Thursday, June 16, 2016

The Old Bottle


There are things that you talk about and there are things that you don't talk about. Imagine filling up a glass bottle near brim-full and putting it under your bed, along with the rest of other bottles that every now and then you pull the box underneath and open a bottle or two to fill in new things. This one sits in the corner of the box, separated from the rest. Its shape is the same like the rest, but not what it holds.

It sits there alone over the weeks and months and years. You don't go over it everyday. You don't hold it everyday. You don't peek under your bed to know it's there when you go to sleep at night. You don't fall on your knees after your shower to know it's still there in the morning. Even when you take out other bottles this one never itched your hand to even make a move for it. You just look at it, put back the other bottles in their place and push the box away from view. But you know it's there. Always.


It gathers dust slowly, thickening millimeters by millimeters over many years. Even the label on this bottle wear out unlike the rest. Worn out over the years by the aging process and not by touch or handling. The "Us" in cursive that you wrote with bold marker pen pales by being in the stale air for too long (but not by the heart). The brown paper label strangely peeling away fiber by fiber like the inside of an old paperback.

From outside it looks so murky, just how you'd see an object being left out in this desert country for too long. Dust collects (and so do memories). 


Then a nudge. A slight budge, if you will. You miss the old bottle. But you're scared. You wonder what happens to the water inside? Is it still clear? Is it still pure? Is it murky? Is it smelly? Carefully, one night, you picked it up by the neck. Then you let the bottom stand on your left palm. You held it away, just looking at its state.


It's the same bottle, you told yourself. But why does the water looks so murky... It shouldn't be this way! Oh that knot tightens ever so slowly. The regret you feel for letting the bottle be forgotten for so long. You loved it. You used to love it even it's only by yourself and for yourself. The pitted feeling of sorry when you pull the cork slowly, you see dust that collected between the lip and the cork freed into the air, like it has always wanted to be set free.

And then, you hear it. The silent expiring sound. The bottle breathing its life after so many years. The air inside has been there for so many years. It's years older than the air outside the bottle and after so many nights left alone, wanting to be let free, pounding on the glass, screaming for help and begging for life - it's finally out. And you can hear it thanking you as you see it dissipate into the air. The pressure has been balanced. The pressure has been balanced. 


You let it breathe, just like you'd let a good wine breathe first before pouring because it's just that. The little things that make it more appreciated. You give life to it after being abandoned for so many years alone in the cold and dark basement - the first thing you'd do, the right thing to do, is to let it breathe.


You take a piece of cloth, carefully you wipe away the dust and the many layers of sorrow. Hello there, you smiled. How have you been? 


It's not exactly what you wanted to say. Because you always knew what to say. But you just felt like saying it because there's no other thing to say. Because you feel sorry for leaving it away far too long. You're filling in that hole with something as fragile as dried leaves. That the moment you step on it you'll only fall in. But the bottle didn't care. It was glad you've finally come to greet it like an old friend. Because to it, you are an old friend. The only friend it ever had and will ever had. It just wants you to visit it. It'll always welcome you with open arms, holding you in its embrace and saying that things will be alright. And you bite your lower lip as you hear it whisper to you, I forgive you for leaving me for so long.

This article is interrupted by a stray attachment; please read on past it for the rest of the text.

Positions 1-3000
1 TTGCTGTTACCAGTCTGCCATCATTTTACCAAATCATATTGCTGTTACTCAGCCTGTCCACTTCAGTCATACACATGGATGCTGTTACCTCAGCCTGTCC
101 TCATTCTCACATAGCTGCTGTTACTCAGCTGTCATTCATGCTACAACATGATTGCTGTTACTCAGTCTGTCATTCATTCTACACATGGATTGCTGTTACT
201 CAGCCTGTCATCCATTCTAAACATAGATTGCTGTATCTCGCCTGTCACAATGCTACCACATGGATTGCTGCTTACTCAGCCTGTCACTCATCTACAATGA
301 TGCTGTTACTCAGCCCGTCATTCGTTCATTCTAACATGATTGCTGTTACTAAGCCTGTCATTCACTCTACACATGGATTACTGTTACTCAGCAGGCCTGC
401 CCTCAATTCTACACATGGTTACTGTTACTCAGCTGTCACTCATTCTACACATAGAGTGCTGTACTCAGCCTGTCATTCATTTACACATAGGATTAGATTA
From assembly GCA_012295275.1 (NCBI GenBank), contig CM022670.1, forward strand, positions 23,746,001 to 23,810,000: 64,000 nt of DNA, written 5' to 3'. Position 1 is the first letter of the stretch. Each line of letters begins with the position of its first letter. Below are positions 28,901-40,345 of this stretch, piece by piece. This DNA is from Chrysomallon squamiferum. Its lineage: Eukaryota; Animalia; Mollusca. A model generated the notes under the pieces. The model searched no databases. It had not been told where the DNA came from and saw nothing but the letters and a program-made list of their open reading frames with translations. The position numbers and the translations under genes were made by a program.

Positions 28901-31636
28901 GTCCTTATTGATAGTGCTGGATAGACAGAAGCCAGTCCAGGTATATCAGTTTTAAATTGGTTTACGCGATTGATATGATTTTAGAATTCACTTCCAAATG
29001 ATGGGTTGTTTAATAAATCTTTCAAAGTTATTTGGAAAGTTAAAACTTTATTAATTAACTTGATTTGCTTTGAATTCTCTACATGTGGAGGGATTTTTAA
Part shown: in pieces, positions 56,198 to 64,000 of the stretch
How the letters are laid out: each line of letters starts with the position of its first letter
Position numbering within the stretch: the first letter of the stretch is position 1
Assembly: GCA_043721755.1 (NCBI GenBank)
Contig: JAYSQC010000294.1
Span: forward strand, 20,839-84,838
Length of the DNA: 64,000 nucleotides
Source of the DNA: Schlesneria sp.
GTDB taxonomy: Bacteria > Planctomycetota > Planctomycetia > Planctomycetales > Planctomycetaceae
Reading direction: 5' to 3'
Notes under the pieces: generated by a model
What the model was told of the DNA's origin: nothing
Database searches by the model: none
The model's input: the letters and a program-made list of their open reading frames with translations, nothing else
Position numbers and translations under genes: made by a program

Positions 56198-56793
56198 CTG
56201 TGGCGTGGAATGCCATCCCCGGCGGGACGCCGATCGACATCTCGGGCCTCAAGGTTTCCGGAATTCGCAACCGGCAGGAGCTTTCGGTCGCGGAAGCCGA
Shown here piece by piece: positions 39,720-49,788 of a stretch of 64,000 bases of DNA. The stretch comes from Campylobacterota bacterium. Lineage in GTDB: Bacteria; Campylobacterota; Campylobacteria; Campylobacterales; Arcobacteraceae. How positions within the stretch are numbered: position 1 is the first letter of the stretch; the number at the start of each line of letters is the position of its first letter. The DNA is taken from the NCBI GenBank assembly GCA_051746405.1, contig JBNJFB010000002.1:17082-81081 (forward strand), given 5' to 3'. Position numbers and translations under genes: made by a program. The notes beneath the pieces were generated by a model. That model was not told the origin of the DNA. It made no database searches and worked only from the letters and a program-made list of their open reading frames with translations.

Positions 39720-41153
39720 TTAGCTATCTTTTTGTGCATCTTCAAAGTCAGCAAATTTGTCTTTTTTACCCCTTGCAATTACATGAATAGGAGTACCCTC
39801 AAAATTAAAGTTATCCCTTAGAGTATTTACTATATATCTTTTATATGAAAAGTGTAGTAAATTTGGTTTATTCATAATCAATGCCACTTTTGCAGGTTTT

And there's one thing left to do. You remember that one time your mother told you to tell a real crystal glass cup is to strike it and it'll produce a musical sound. And you struck it. The ringing fills the void where laughters of old days past once were. A dark monotone dragging, like it refuses to quiet down and you hate it for the fact it mockingly fills in the emptiness. Then gradually it disappears. And the deafening silence resumes.


You pour it out into the crystal glass. A slight ting to the glass lip and you set the bottle upright again. You set the bottle upright. The water swivels and swirls happily in the cup, slowly as it calms down and come to a still. You just watch it. You're calmer like it. It was still when it was inside but it wasn't free. It wasn't breathing. It's still now but it's free, it's breathing. And that's how you are now. Calmer, but breathing. Not the same air for so many years. But breathing a fresh air.

You see, you're never meant to bottle it up and keep it away for many years. Each water in each bottle has its purpose but the main thing, the only thing it needs, is to breathe. And what you've given it that night, that life, you also give it to yourself.

And that's all the bottle ever wanted.

That night, the ten minutes walk suddenly became a mile too long. Night air is always fresher and cooler. Night air makes you really breathe. It's quieter. It's calmer. It's more honest. That's why I love the night - it lets you choose what to do with the pure air. And tonight I choose to give it to the old bottle. S



Aulad Hilmi, Hayyu Sabi',
Cairo.
June 15th, 2016

1 comment :

Atiqah Diyana said...

"I forgive you for leaving me for so long."

I needed to hear that.